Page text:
Isabella Rossellini

Profile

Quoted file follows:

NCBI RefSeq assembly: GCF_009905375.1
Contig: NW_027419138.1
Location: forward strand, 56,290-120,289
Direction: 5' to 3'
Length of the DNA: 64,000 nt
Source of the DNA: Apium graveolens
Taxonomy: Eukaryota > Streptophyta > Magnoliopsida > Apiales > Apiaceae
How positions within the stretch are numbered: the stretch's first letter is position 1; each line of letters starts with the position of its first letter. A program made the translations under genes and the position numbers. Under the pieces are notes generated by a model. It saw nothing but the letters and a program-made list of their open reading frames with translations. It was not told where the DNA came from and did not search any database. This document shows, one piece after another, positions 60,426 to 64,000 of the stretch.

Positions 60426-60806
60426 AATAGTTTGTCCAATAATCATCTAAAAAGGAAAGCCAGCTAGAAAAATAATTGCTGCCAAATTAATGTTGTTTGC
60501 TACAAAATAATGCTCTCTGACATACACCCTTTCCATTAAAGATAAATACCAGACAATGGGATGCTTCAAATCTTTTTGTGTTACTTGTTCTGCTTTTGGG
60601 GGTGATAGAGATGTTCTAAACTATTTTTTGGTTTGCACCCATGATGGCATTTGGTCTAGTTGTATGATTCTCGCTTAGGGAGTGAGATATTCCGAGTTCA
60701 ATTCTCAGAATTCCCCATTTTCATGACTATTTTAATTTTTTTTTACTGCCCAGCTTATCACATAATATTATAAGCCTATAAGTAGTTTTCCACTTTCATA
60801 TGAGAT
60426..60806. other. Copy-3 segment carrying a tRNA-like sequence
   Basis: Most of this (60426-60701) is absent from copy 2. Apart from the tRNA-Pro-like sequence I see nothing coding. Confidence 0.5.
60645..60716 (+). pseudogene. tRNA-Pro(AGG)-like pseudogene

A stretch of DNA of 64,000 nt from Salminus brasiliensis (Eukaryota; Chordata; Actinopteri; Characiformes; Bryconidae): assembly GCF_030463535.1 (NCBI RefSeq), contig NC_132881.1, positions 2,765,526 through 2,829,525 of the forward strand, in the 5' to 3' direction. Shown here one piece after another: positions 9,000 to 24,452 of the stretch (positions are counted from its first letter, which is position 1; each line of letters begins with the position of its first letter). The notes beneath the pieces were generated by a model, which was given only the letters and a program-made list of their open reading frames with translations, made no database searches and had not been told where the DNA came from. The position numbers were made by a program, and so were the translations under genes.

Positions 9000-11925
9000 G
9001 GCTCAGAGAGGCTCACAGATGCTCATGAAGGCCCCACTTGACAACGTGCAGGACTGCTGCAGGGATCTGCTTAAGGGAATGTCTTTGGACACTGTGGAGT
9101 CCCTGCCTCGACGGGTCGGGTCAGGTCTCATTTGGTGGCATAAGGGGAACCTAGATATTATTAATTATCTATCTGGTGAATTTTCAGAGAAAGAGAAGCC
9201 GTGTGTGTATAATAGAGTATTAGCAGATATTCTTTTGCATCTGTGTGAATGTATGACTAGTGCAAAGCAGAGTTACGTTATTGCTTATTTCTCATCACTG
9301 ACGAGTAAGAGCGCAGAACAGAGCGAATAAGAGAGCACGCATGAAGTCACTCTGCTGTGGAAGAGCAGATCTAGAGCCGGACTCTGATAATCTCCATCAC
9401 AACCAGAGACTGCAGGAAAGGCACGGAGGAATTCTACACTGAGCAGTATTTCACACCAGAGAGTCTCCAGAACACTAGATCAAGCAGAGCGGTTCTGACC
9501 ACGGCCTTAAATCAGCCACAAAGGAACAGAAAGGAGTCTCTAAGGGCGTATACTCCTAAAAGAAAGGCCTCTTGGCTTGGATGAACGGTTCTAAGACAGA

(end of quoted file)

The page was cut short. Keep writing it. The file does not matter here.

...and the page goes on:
being the face of leading cosmetics brand Lancôme from 1982 until 1996. The daughter of Swedish film diva and Oscar winner Ingrid Bergman and the Italian neo-realist film director Roberto Rossellini, she grew up in Rome and Paris, eventually settling in New York. Working as a translator and American correspondent for the Italian public broadcaster RAI, she made her screen debut in 1976, in Vincente Minelli' A Matter of Time. In 1986 she rose to fame with her depiction of the troubled night club singer Dorothy Vallens in David Lynch's Blue Velvet, which won her an Independent Spirit Award a year later. In 2010, she starred in Saverio Costanzo´s La solitudine dei numeri primi. She made her debut as a screen writer in 2005, with the short film My Father Is 100 Years Old, an ode to her own father. When actor and director Robert Redford asked her to make a series for his Sundance Festival and the online Sundance Channel in 2008, combining her love of animals, environmental activism and her fascination for biology, she came up with Green Porno, a series of short films on the sex life of animals. The series was awarded a Webby in 2009, the success leading to a number of sequels, including Seduce Me (2010), Bon Appetit! (2010) and Mammas (2013), and the spin-off documentary Animals Distract Me (2011). Bestiaire d’amour is Rossellini's second theatre production, following The Stendhal Syndrome in 2004. As well as her creative work, Rossellini is also involved in environmental campaigning and social justice, being a member of the board of the Wildlife Conservation Network and chairman and director of the Howard Gilman Foundation, an organisation which focuses on conservation and the promotion of the arts of photography and dance. In addition, she is involved with The Nature Conservancy and the training of guide dogs and she has been National Ambassador of the United States Fund for UNICEF since 2003. The French writer, director and actor Jean-Claude Carrière (Colombières-sur-Orb, 1931) has been working in various creative capacities for more than fifty years, including writing for film icons such as Jacques Tati, Pierre Etaix and Luis Buñuel, with whom he made six films. Carrière was also involved in Milos Foreman's Taking Off (1971) and Valmont (1989), Volker Schlöndorff's Die Blechtrommel (1979), Jacques Deray's La Piscine (1969) and Borsalino (1970) and Michael Haneke's recent masterpiece Das Weisse Band (2009). In 1988 he adapted Milan Kundera's novel The Unbearable Lightness of Being for director Philip Kaufman's film. In the theatre, he has been working closely with the legendary director Peter Brook on various projects over the course of 34 years, including the staging of Persian poet's Farid Al-Din Attar Conference of the Birds (1177) in 1979 and Brook's monumental staging of the Sanskrit epic The Mahabharata in 1985. As well as for the big screen and the theatre, Carrière has also written for television, including twelve films for television, three of which, including La Controverse de Valladolid (1992), were awarded with the French prize Sept d'Or. Having made his debut in 1957 with his novel Lézard, Carrière has continued writing fiction throughout his life, as well as opera librettos and song lyrics, his latest novel being Désorde in 2012.